New York State Comptroller Thomas DiNapoli says the MTA is facing its greatest challenge in decades. In a report released today, DiNapoli says the MTA has been slow to reverse the deterioration of the Long Island Rail Road, Metro-North and the city subway system.
DiNapoli says the LIRR and Metro-North posted some of the worst on-time performances in August. They both have missed their original deadline to implement Positive Train Control by 2018, and financial gaps in their capital and operating budgets still loom over the MTA.
DiNapoli says the agency needs to focus on cost savings and cost reduction because of its reliance on debt in years past. He also says improvements, while expensive, need to be made.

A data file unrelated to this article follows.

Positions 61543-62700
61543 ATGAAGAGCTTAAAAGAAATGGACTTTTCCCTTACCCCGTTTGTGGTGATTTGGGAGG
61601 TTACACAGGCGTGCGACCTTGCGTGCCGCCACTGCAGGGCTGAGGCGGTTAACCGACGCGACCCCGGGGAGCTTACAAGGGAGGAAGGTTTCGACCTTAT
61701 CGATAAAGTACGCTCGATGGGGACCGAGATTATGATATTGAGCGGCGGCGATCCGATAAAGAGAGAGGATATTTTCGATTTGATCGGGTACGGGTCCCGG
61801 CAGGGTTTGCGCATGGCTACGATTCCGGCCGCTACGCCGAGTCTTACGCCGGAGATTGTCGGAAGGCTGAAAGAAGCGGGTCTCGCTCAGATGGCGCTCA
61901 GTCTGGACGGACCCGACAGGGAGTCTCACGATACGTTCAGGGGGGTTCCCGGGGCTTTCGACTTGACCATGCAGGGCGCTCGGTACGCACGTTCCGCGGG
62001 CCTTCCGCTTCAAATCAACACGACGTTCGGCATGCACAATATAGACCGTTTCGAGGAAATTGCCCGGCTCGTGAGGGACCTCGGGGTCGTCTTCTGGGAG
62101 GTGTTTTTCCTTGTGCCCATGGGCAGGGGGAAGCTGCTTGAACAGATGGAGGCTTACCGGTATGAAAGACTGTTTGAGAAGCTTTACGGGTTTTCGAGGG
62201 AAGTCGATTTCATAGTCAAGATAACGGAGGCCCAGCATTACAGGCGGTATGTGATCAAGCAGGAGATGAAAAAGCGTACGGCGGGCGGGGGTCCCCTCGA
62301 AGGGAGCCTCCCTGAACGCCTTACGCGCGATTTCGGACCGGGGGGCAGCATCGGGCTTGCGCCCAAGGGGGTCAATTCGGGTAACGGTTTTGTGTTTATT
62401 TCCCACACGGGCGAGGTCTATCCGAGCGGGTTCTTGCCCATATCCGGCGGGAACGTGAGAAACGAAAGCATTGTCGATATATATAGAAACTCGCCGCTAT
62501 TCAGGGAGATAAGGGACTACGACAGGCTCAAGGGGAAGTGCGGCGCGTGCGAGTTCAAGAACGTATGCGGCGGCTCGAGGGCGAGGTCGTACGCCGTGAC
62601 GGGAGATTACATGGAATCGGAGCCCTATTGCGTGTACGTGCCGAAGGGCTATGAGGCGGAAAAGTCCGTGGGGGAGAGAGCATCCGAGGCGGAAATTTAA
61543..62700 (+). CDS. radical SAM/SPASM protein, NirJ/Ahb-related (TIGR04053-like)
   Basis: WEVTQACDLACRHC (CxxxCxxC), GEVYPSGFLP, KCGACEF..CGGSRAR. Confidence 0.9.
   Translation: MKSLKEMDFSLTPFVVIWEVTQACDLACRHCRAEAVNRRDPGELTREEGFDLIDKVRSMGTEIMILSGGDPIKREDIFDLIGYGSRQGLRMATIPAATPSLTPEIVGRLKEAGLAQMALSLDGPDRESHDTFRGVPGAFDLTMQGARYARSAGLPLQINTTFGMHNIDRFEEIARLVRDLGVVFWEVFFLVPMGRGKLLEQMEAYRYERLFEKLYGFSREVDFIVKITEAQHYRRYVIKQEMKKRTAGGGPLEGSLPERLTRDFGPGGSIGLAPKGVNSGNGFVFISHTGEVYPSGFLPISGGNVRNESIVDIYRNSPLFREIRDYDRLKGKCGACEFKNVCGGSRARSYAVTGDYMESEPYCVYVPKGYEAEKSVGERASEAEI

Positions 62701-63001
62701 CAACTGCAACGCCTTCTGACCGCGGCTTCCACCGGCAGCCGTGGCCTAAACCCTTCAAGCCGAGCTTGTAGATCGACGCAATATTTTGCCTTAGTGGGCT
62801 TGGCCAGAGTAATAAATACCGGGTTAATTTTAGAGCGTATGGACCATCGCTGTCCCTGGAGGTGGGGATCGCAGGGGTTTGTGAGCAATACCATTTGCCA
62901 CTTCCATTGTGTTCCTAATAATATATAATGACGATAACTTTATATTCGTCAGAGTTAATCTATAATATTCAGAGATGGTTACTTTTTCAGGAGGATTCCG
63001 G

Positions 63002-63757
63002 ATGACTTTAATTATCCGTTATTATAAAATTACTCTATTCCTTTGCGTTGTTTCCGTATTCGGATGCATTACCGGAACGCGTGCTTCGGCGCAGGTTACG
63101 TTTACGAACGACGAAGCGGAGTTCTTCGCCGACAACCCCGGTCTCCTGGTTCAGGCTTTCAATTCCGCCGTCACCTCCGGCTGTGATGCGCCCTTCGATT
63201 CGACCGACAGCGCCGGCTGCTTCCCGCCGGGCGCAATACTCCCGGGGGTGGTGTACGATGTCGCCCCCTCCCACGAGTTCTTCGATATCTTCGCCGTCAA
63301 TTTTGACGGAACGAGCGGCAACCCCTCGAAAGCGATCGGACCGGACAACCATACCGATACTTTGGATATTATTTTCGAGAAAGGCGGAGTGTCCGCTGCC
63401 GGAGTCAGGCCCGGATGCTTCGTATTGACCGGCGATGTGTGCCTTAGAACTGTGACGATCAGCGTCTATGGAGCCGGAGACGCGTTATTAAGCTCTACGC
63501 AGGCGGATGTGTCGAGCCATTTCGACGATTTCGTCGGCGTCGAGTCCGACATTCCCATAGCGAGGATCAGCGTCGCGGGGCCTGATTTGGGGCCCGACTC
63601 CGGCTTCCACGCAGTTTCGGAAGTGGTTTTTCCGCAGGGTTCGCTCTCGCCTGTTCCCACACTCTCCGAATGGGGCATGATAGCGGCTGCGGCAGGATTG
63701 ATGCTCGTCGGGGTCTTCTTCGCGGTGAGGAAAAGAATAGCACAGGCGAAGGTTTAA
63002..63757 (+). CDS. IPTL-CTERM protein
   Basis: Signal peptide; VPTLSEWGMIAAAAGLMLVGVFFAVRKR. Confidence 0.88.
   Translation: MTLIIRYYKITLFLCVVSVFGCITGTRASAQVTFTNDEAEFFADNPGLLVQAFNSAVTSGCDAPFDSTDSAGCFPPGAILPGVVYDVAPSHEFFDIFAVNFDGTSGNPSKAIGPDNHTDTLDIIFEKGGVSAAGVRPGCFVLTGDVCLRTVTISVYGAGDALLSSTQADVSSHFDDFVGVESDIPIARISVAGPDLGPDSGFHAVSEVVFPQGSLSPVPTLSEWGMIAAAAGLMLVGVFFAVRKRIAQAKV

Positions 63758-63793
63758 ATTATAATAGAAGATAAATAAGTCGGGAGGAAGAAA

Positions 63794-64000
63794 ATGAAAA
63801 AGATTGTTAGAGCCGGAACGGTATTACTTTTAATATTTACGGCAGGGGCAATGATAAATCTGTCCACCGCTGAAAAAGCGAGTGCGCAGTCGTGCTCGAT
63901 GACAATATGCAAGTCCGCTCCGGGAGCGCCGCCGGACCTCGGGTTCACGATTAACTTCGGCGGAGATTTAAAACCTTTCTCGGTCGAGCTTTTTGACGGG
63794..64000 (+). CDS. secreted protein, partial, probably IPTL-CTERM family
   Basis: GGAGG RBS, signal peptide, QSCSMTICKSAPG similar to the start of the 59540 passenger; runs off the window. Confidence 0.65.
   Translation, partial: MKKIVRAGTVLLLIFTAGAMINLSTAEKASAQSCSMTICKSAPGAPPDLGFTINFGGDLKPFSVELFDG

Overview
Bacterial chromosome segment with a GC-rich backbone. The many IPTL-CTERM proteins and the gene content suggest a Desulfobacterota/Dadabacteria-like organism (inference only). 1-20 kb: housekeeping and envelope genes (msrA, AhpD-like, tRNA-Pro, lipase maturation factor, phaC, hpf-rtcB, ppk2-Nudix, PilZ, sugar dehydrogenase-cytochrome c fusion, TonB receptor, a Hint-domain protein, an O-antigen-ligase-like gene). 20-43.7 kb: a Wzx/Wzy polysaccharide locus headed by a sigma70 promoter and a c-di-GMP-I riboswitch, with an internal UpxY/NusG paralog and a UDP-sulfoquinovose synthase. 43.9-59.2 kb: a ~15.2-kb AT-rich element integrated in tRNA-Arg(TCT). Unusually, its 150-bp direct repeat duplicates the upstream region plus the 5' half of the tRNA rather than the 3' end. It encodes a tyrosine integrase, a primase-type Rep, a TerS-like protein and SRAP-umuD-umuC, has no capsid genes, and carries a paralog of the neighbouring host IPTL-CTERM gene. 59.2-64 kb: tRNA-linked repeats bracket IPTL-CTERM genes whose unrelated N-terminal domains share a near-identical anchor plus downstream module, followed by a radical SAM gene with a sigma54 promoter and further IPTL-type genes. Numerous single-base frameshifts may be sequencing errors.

“These are investments and improvements we can’t afford to walk away from. We just have to figure out how to identify the funding sources, increase the efficiency of the MTA to make sure we deliver on the promise and expectation that the public has.”
The agency has asked the state for more resources, but the state legislature is debating how much to allocate. DiNapoli says some of the biggest risks are assumptions that the economy will continue to stay strong and ridership will start to pick up.
Despite 4 percent fare and toll hikes in 2019 and 2021, the MTA’s budget gaps could total $262 million in 2020, $424 million in 2021 and $634 million in 2022.